The plot thickens. Local officials told federal security agencies that the code involved with Grizzly Steppe, the Russian hacking operation designed to disrupt the U.S. election, was also detected in a computer belonging to state utility Burlington Electric. A Vermont public service commissioner said the code was on a laptop not connected to the operation of the grid, which was not disrupted. It’s unclear what the Russians’ intentions were, but the incident underscored the vulnerability of America’s critical electrical infrastructure and heightened the stakes of the countries’ diplomatic standoff.
The Presidential Daily Brief
He’s biding his time. Vladimir Putin says he won’t be kicking U.S. diplomats out of Russia, despite his foreign ministry’s recommendation that the government do just that after the U.S. announced sanctions and the expulsion of 35 Russian diplomats as punishment for their country’s alleged interference in the American presidential election. The Russian operation, including hacks against the Democratic Party and Hillary Clinton, has been dubbed “Grizzly Steppe” by U.S. intelligence agencies. Putin says his eventual response to escalating tensions will depend on Donald Trump’s attitude toward Russia when he takes office Jan. 20.
It began at midnight. Though the truce brokered by Russia and Turkey has already been marred by a few violent clashes, rebels and government forces are reportedly largely holding their fire. The Syrian Observatory for Human Rights, a watchdog group, blamed the flare-ups on small armed bands reluctant to give up on the country’s civil war, which has killed an estimated 300,000 people in five years. Peace talks are slated to begin in Kazakhstan next month, but experts caution that previous cease-fires this year have swiftly disintegrated.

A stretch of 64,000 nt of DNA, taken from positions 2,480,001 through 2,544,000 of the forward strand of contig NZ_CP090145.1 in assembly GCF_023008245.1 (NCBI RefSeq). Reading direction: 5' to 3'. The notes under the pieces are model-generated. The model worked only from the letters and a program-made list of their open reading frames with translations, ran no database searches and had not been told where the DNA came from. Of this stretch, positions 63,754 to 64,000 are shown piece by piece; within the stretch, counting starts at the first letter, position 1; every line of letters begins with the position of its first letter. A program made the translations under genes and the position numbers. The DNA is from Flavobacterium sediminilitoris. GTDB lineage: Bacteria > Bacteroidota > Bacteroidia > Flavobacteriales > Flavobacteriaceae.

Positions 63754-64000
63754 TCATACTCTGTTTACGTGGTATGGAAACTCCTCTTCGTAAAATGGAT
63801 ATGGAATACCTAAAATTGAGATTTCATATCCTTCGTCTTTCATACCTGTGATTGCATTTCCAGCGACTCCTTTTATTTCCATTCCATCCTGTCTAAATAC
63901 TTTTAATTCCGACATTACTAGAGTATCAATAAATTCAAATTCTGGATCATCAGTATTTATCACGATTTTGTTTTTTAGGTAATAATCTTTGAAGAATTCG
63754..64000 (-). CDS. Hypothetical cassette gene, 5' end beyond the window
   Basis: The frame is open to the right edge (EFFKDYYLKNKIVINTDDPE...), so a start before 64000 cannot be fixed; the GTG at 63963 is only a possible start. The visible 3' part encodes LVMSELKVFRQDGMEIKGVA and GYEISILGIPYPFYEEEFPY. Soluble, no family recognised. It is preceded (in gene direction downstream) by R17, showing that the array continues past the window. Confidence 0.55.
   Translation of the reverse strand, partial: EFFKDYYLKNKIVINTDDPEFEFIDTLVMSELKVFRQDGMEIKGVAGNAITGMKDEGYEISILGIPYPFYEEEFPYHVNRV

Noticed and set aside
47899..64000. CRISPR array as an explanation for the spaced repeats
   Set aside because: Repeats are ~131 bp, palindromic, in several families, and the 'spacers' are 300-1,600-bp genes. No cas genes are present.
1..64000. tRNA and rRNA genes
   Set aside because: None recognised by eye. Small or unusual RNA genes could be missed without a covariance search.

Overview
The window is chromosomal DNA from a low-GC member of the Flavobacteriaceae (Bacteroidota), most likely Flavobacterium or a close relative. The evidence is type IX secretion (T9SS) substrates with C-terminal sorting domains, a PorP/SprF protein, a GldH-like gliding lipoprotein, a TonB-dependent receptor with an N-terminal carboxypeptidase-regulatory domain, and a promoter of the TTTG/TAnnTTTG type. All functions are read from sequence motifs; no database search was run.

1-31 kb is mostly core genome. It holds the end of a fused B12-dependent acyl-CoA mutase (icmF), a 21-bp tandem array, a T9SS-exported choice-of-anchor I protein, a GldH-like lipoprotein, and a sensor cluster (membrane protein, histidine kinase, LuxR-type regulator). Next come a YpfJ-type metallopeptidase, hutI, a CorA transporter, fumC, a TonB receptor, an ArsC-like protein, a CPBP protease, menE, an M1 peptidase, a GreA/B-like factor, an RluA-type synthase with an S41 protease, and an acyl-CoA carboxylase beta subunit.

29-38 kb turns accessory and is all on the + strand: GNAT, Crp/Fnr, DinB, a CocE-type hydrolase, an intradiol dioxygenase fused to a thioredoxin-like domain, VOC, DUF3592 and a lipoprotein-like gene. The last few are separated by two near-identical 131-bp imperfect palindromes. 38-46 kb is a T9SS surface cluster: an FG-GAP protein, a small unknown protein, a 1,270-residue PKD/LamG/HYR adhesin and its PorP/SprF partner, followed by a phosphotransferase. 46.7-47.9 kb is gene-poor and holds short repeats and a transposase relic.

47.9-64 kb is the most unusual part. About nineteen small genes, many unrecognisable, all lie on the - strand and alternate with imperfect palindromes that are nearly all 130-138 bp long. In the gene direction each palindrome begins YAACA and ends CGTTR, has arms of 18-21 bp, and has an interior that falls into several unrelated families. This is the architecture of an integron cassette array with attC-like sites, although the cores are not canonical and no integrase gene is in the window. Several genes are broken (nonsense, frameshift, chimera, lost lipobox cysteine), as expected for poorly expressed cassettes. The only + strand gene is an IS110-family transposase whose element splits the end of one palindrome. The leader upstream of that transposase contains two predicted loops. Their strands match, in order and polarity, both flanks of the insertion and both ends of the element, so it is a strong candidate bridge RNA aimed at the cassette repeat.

They’re resolved to keep everyone safe. With Berlin’s recent truck attack on a Christmas market on everyone’s mind, the NYPD’s protecting against copycats with 65 sand-filled garbage trucks serving as barriers around crowded areas and thousands of officers set to patrol. Police say there’s been no specific threat, but that 2 million people are expected at Times Square festivities. Meanwhile, Australian police arrested a man when he got off a flight from London and charged him with making threats against Sydney’s New Year’s celebrations via social media.
Soon it’ll just be a lot of worthless paper. India’s government, hoping to cut down on counterfeiting and undeclared money, banned 500 and 1,000 rupee notes — 86 percent of the country’s cash — last month. The final date for spending the notes has passed, and today’s the last day to take discontinued notes to banks before they’ll be totally valueless. Some Indians abroad will have another three months to exchange the discontinued notes, but Parliament’s now working on making it a criminal offense to own any after April 1.